Sunday, January 12, 2014

Looking Back: On Clothing in an Islamic Country

What do you wear in Afghanistan? Isn't it awful to be so oppressed?

Another question that is often asked and my answer often not believed. Let me start by giving you a brief overview of my basic daily wardrobe:

I've mentioned the 95% rule, which is the percentage of my body I generally kept covered. My hands and face showed, as could the tops of my feet when I wore sandals. Year round, I wore long sleeves, a shirt down to mid-thigh or knees, and pants. Some ladies wore long skirts instead, or pants under a knee length skirt, or a long robe (chapan) that went from neck to toes. 

Then there was the headscarf. I wore a chadar, which is the simplest form of headscarf. It's much like a scarf from home, just a long strip of fabric. Afghan girls wear a variety of styles when it comes to their headscarf, but I generally wrapped mine around my head and then my neck and left the ends hanging down my back. Definitely no fashionista, but it was comfortable.

It'd be silly to pretend that I loved wearing this ensemble every day, because there were certainly moments when I would have happily traded it all for a T-shirt and shorts. Summer is the worst, for obvious reasons, but when I first arrived, it only took me a few weeks to get used to it. 

This was the common refrain among the Afghan girls I knew. My host sisters would come home from work at the same time as me, and while I ripped my headscarf off immediately and changed into more comfortable clothes, they didn't seem to notice that they were sitting around with their heads still covered. When I asked, they had genuinely forgotten they were still wearing it. They laughed at my disbelief and assured me I'd soon grow accustomed as well. To my surprise, I did, and I spent more than one evening wearing the scarf I never got around to taking off.

To be honest, the dress code had its advantages as well. There was a part of me that enjoyed not seeing girls' midrifs, or dealing with guys staring at my butt or breasts. I used my chadar to cover my mouth when I coughed, or when smoke or cold or dust were bothering my asthma. I used it to cover my mouth when I was smiling or laughing or crying at a time when it wasn't appropriate, and I used it to keep my head covered in the rain. I never had a bad hair day, and since I was never blow-drying or curling or treating my hair, it was in wonderful shape. My chadar was an easy way to add color to my outfit, and by the end of the year, I had quite a collection. A friend and I once brainstormed fifty uses for the chadar, from dust rag to table runner to self defense.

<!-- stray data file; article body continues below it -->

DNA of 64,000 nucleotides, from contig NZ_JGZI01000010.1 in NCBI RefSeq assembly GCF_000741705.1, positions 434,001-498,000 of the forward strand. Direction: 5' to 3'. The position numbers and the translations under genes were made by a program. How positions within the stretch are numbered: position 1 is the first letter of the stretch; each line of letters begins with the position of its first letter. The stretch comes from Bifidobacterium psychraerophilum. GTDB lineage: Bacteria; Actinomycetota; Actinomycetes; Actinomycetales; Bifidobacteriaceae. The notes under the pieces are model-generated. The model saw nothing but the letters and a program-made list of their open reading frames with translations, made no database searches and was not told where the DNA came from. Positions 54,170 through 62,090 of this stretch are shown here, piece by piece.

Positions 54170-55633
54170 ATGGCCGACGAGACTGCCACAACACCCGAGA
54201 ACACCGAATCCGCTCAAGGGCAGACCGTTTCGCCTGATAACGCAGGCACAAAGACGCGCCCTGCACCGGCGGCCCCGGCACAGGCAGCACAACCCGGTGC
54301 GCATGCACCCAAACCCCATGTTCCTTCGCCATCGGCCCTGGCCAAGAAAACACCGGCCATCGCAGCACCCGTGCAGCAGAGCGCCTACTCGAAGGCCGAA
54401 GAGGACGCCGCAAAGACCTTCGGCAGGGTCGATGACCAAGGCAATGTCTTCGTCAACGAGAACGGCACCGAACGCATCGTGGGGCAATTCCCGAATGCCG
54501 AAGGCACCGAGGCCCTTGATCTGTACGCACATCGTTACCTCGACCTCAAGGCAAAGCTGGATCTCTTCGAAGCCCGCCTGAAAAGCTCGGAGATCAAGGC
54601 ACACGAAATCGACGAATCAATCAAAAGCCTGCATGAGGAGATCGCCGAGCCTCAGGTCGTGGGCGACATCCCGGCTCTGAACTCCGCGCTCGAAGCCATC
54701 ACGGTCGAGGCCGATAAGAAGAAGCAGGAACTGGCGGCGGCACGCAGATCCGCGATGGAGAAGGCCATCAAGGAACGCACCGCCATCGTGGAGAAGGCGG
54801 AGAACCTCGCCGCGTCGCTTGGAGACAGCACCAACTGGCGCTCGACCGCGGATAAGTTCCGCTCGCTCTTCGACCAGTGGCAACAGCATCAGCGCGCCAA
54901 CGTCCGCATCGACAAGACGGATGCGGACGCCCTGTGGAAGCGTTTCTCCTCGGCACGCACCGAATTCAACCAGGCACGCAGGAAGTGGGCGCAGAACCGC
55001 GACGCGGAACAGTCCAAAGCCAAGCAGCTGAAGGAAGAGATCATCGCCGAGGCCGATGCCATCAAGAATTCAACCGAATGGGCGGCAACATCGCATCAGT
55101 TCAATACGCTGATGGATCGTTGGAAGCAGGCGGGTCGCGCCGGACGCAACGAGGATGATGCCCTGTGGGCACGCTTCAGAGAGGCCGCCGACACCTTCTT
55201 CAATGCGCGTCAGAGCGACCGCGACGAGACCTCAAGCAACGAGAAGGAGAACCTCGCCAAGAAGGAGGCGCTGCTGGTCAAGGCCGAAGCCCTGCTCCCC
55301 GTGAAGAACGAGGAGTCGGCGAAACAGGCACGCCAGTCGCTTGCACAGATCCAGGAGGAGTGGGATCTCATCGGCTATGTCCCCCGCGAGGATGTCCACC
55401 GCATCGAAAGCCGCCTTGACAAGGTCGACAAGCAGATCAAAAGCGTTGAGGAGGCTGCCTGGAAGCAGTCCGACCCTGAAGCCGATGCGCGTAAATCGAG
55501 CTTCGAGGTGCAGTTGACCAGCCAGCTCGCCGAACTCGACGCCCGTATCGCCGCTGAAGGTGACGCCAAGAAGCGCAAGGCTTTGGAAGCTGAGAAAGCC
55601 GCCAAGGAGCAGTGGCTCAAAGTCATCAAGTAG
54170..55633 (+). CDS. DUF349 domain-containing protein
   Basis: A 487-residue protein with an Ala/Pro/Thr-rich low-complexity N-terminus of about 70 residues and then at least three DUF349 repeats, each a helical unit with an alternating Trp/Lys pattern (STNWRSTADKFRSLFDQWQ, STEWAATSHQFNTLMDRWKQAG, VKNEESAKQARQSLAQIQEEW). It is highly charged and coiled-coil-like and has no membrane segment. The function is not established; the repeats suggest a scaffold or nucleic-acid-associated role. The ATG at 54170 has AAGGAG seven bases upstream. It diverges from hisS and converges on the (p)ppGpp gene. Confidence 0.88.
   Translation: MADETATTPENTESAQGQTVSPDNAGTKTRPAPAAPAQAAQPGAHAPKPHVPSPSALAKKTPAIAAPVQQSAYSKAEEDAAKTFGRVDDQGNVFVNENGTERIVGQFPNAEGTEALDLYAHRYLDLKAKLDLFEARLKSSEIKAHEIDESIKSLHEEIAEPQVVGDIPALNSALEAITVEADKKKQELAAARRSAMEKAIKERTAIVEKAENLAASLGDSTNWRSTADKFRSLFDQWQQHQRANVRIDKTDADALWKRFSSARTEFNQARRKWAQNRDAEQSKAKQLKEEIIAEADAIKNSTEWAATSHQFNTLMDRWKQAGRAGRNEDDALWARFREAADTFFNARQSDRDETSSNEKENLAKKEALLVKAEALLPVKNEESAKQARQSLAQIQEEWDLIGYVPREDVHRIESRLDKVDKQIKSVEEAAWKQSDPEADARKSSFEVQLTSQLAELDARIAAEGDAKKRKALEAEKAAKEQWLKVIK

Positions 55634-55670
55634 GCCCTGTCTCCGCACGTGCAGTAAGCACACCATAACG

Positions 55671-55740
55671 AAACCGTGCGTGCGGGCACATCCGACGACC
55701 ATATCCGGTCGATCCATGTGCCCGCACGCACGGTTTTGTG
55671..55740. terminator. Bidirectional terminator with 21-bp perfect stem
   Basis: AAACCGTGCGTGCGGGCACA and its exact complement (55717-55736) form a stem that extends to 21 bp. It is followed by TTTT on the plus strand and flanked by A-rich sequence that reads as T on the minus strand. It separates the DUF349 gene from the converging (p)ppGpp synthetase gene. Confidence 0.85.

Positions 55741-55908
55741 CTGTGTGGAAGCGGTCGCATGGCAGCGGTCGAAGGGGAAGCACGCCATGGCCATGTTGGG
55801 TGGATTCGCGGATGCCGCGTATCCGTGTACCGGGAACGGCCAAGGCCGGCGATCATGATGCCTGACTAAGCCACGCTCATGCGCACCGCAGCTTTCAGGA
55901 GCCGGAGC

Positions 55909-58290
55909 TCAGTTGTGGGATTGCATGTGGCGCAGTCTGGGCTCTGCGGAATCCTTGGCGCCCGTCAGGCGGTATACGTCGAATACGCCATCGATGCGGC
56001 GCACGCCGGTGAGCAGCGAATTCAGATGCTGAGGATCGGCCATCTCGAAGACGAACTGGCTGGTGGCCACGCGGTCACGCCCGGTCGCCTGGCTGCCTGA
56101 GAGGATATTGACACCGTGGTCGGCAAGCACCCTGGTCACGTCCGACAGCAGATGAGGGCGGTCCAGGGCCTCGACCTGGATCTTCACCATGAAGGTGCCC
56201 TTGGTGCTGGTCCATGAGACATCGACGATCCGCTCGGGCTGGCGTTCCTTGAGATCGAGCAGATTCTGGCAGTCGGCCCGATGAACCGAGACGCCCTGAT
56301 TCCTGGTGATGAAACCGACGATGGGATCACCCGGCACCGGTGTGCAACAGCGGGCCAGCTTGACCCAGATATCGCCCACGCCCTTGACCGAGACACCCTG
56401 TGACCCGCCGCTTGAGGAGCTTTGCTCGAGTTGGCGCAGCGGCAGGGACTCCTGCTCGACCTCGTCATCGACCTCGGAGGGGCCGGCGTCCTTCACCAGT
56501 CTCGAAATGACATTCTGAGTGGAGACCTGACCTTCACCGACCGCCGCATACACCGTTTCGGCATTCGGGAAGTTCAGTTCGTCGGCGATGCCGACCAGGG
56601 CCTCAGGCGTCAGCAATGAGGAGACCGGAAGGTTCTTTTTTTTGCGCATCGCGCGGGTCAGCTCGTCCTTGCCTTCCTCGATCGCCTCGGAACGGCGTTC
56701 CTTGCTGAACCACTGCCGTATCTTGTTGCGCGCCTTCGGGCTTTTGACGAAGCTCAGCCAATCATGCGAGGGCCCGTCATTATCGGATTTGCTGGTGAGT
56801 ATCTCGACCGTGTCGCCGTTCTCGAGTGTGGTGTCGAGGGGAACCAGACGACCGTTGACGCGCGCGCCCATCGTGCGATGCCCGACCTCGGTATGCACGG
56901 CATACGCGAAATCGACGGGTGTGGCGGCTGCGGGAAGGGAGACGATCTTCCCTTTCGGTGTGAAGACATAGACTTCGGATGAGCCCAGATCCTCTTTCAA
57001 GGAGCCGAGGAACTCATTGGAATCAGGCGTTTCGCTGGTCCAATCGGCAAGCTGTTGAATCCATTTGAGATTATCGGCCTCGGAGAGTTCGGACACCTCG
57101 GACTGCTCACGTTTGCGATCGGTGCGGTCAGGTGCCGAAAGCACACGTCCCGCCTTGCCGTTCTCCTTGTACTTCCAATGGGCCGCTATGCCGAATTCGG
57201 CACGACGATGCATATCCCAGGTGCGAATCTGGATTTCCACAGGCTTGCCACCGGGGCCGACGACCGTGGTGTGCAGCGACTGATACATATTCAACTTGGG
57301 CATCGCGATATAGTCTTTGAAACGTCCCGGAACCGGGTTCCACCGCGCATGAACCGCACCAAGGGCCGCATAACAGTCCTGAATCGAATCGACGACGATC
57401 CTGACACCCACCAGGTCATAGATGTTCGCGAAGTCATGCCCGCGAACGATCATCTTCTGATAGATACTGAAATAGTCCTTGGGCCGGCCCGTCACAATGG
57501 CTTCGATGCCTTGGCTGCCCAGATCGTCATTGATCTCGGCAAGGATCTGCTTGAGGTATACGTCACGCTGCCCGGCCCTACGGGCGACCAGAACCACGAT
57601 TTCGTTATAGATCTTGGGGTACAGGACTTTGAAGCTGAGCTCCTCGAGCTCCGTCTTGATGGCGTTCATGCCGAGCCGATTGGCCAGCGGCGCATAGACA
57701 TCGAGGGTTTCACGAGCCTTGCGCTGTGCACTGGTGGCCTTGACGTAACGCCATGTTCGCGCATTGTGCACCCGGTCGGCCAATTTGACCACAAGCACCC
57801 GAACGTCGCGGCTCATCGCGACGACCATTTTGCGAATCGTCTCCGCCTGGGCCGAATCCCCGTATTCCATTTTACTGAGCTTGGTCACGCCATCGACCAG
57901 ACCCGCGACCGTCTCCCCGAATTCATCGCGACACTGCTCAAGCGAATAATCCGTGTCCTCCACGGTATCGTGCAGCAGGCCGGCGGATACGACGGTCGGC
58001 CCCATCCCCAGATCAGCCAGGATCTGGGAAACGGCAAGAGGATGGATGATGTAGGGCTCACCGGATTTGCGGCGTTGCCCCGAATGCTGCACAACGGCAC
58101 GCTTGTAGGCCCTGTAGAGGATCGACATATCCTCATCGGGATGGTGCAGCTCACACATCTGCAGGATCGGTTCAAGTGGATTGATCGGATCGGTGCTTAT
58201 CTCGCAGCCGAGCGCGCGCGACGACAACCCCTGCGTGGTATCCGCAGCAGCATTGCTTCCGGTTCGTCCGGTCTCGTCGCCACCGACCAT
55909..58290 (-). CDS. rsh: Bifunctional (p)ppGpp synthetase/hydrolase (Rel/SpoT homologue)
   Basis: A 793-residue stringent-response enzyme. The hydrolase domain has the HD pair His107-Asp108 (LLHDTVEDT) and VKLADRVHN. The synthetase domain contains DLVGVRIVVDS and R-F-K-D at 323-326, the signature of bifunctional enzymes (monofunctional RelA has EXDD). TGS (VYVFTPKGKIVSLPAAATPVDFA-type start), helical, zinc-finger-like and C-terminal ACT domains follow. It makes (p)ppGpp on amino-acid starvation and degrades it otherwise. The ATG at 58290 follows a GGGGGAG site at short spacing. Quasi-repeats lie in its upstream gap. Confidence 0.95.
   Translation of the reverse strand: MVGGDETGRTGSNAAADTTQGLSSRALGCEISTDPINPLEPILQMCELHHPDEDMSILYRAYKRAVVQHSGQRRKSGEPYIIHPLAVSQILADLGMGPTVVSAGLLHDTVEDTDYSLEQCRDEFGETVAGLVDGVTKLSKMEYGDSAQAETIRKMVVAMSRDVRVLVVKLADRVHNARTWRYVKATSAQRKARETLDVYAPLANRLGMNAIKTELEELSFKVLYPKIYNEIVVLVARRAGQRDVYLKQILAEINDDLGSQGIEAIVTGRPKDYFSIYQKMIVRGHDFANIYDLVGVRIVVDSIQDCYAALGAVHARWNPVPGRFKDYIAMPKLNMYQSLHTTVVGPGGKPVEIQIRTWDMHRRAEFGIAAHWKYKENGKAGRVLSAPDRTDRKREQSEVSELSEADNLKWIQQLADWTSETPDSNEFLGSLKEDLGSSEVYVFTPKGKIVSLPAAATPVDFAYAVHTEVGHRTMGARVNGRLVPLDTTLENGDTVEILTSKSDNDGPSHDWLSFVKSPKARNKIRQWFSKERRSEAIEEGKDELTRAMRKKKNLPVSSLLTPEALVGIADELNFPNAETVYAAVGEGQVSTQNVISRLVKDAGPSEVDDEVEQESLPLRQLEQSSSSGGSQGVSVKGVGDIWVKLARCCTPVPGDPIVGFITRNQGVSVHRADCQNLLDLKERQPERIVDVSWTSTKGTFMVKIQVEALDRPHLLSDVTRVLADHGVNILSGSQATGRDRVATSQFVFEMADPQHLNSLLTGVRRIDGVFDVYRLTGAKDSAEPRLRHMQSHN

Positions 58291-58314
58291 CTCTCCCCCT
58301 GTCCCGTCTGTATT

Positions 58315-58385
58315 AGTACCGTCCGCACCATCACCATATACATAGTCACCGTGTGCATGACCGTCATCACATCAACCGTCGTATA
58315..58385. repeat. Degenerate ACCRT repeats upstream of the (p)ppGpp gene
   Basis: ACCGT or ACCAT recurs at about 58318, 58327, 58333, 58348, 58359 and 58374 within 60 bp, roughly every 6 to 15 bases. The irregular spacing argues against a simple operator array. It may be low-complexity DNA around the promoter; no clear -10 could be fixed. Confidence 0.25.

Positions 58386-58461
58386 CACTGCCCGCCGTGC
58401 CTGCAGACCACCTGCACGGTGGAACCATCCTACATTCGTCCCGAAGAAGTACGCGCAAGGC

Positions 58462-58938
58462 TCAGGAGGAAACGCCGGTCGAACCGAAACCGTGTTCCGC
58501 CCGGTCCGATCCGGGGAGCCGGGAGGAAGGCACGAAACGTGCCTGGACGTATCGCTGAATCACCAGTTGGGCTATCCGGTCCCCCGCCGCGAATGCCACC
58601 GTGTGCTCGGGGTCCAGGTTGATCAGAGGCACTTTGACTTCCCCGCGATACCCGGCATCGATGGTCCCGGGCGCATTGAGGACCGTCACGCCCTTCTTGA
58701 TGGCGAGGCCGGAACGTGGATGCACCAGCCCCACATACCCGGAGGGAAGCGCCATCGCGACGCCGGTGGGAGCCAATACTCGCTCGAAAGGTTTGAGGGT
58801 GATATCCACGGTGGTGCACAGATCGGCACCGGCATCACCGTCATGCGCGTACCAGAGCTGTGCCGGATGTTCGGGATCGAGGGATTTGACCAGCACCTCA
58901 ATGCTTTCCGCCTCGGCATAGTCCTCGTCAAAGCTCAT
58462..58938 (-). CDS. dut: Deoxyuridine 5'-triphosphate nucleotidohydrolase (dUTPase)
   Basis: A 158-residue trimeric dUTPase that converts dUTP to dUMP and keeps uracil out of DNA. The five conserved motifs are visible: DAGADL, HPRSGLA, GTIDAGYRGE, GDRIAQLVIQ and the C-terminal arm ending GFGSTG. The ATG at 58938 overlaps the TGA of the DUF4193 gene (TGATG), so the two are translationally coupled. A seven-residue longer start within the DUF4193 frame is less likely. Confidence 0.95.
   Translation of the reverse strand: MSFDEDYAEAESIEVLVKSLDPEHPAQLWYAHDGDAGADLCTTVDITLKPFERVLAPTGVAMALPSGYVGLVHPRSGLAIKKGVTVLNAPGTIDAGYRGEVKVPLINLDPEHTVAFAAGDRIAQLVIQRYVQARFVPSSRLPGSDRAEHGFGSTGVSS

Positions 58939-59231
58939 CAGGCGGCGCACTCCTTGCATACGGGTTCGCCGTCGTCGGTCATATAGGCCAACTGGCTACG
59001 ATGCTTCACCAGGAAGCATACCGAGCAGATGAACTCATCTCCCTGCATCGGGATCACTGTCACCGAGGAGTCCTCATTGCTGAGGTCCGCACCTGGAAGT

I was also quite fascinated to talk to Afghan ladies and find out their attitudes about their dress. Some were as anti-headscarf as I would have predicted; they were the girls who let their scarves slip further and further back on their heads, or even wore them covering only their buns instead of the whole top of their head.

But most girls I know don't have a problem with it, and many prefer to dress that way even when they don't have to. It's partially the religious aspect, and the more I heard about it, the more endearing I found it. I'm no authority, but to the best of my understanding, the laws they follow come from Sharia Law, which translates to something akin to "path." Modest dress is only one of the ways that you can better follow the religious path. Which, when you think about it, is an ideal shared all over the world -- that covering up parts of ourselves is a way of showing respect to ourselves, our societies/the people around us, and God. When I started to look at it that way, I found it easier to adjust to the clothing.

In addition to the religious aspect, the girls I spoke to also mentioned the protection of a scarf, and the comfort. When you go without a scarf, you get stared at. You feel exposed. Men say things, and women talk behind your back. When you wear a scarf, or to an even greater extent, a hijab or a burqa, you can blend in, which gives you a sense of safety. Not a terribly pretty reality, but a reality nonetheless. It is simpler, safer, to just wear the scarf.

A lot of the ladies also mentioned how frustrated they get by those who call it oppression. They insist that they have a choice, and even when they travel to non-Muslim countries, they exercise that choice and keep their scarves on. Considering the societal pressure to wear a scarf, I'm not sure how much choice there really is at home, but on an individual level, most girls I knew were comfortable with it, regardless.

The clothing in Afghanistan has its ups and downs, but I can honestly say it's not what I'd expected. It was such a huge concern for me before I first went, but now, I have no trouble feeling comfortable with Islamic dress. So, no, it wasn't awful. And I'm certainly not oppressed!

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